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Tobias Putrih’s Experimental Utopia


“ I don’t think art is about consistency. It’s about complexity … The key question for me is how to make an object that expresses its own self-doubt, questions its own existence.” — Tobias Putrih

As a general rule, we as a species can often be faulted for taking things for granted. We can be lazy viewers, participants, thinkers—accepting what is as what always will be. And so it’s up to some of the brighter minds to keep us engaged, to ask that we look at the world in a totally different way, questioning what is and why.

It’s been over a decade since multimedia artist Tobias Putrih landed in the New York City art scene, a Slovenia transplant that immediately offered viewers a fresh dialogue with space and objects. Using everyday materials—from plastic to cardboard to tape to twist ties—Putrih redefined the familiar, creating sculptures both artistic and architectural in nature, oftentimes making pieces the viewer could engage with directly.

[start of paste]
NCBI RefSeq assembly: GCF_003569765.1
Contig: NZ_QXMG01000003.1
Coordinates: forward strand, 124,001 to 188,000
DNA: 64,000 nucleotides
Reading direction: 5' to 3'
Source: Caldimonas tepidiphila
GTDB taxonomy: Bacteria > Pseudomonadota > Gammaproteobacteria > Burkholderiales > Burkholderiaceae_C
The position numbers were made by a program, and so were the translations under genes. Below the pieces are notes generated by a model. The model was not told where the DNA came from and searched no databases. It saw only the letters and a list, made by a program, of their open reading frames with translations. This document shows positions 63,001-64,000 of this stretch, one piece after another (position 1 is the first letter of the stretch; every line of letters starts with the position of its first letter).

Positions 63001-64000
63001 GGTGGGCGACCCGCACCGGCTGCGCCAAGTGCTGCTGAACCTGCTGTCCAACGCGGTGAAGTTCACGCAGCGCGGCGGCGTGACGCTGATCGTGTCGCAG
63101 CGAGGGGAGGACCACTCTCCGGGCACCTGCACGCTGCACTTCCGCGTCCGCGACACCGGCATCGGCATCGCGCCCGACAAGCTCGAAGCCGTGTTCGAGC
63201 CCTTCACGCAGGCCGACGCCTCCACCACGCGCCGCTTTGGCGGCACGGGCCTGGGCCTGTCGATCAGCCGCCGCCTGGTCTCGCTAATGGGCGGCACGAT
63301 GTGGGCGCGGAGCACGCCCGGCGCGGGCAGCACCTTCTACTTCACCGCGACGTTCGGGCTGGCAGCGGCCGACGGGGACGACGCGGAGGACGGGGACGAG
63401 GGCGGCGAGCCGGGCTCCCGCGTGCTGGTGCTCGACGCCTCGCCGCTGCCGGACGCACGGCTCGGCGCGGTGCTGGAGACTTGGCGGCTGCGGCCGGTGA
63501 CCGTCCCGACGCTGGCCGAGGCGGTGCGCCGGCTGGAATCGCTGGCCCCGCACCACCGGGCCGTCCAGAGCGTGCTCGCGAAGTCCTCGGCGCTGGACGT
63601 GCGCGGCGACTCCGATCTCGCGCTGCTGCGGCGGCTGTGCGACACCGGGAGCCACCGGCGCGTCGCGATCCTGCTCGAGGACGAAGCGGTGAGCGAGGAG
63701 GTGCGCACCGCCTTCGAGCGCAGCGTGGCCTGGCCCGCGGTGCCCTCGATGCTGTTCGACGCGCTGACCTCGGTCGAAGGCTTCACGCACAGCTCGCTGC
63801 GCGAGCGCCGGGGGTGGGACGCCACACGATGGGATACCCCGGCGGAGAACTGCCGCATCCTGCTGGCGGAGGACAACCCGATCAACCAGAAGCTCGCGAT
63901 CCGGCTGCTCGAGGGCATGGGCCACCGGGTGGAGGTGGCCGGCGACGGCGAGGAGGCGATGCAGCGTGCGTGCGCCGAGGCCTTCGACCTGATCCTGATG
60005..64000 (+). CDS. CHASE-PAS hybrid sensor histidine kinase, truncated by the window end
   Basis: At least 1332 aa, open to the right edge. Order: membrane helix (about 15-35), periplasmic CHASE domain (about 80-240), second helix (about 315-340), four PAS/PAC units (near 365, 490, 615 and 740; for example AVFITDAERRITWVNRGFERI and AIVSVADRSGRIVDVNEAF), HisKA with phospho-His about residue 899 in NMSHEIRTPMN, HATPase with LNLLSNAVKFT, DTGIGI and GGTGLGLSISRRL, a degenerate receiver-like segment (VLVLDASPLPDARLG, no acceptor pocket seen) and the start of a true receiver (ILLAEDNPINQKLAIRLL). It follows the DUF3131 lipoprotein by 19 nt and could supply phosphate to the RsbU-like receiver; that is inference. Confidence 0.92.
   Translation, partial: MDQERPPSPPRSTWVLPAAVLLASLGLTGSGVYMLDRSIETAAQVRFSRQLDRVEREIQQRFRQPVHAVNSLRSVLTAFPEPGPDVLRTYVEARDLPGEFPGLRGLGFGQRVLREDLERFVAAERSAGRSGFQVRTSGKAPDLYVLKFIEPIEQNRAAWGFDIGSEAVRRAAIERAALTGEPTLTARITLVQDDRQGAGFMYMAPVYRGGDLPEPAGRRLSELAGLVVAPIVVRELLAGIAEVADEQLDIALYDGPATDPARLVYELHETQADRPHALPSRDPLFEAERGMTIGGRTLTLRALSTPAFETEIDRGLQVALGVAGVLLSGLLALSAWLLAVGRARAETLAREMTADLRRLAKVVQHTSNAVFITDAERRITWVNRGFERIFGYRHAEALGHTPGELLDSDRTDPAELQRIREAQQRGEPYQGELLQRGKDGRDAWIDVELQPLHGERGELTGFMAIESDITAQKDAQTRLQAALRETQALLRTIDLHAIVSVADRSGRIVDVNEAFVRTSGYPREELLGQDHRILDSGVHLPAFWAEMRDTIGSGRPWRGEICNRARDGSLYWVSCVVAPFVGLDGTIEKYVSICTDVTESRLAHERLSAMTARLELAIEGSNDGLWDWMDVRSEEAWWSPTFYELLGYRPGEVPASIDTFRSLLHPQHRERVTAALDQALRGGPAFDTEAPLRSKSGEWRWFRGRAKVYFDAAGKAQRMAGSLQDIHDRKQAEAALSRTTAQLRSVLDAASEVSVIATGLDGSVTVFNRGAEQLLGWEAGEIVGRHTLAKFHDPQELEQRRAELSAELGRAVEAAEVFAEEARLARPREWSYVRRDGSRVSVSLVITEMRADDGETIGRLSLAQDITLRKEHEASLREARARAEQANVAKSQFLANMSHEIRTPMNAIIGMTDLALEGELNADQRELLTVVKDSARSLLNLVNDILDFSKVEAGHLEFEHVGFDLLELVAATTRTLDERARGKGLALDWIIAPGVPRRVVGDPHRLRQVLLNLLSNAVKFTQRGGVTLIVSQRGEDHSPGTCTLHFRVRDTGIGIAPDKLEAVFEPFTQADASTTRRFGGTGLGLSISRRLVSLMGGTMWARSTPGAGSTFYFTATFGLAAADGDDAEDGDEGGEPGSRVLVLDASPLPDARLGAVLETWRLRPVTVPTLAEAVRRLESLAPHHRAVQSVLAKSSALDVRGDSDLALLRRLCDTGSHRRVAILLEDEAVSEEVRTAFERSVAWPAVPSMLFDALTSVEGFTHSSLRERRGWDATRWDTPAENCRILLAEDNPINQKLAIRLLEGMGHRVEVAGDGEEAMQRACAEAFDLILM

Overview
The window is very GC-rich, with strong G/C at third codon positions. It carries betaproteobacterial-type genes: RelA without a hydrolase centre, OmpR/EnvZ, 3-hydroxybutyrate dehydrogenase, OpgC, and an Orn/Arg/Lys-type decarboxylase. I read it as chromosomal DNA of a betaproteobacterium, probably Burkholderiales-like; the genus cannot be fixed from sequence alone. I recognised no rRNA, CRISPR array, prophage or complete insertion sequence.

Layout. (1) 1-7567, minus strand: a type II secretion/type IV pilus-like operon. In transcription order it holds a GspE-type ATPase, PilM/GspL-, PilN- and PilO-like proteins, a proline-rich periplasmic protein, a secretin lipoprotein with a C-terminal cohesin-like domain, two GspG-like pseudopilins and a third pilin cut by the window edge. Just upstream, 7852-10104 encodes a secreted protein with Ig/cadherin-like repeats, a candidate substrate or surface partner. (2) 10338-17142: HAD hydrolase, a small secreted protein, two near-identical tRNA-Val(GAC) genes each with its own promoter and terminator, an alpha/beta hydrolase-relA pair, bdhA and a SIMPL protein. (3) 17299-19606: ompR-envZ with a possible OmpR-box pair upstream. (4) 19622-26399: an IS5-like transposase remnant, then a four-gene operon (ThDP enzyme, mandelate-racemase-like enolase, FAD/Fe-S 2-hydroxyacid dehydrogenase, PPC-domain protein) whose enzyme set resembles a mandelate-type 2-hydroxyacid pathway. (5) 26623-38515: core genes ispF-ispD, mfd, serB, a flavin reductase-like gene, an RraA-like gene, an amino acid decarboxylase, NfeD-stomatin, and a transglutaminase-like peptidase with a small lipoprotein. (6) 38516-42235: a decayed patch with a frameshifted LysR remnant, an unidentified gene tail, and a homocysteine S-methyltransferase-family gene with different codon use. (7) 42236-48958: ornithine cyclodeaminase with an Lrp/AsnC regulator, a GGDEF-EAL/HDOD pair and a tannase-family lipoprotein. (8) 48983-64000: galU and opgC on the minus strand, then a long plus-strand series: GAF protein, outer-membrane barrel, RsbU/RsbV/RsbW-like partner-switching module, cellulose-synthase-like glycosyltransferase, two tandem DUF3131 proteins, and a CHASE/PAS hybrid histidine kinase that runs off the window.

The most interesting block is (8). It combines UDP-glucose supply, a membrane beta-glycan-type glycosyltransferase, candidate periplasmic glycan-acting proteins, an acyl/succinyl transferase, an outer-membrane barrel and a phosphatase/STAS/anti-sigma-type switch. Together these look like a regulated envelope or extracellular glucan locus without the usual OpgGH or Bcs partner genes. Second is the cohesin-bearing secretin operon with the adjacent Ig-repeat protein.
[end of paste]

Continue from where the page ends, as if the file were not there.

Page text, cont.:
One of Putrih’s most popular works is a series of cinemas structures, which usually look less like your neighborhood Cineplex and more like something dreamed up by Michel Gondry. These miniaturized theaters—maquettes , if you will—are deconstructed, modern in thought but almost backwards in design. Lumpy, imperfect, strange and unique, they alternate between makeshift huts and futuristic brambles, unexpected homes for a seemingly incongruous form of entertainment.

Whether it’s a stack of boxes in the shape of an arch of water, Styrofoam igloos, cardboard monoliths, Putrih reimagines the world in a comprehensible scale, pushing forward in asking “why?” while going further still, demanding the “why not?” 

All photos courtesy of photographer and Tobias Putrih.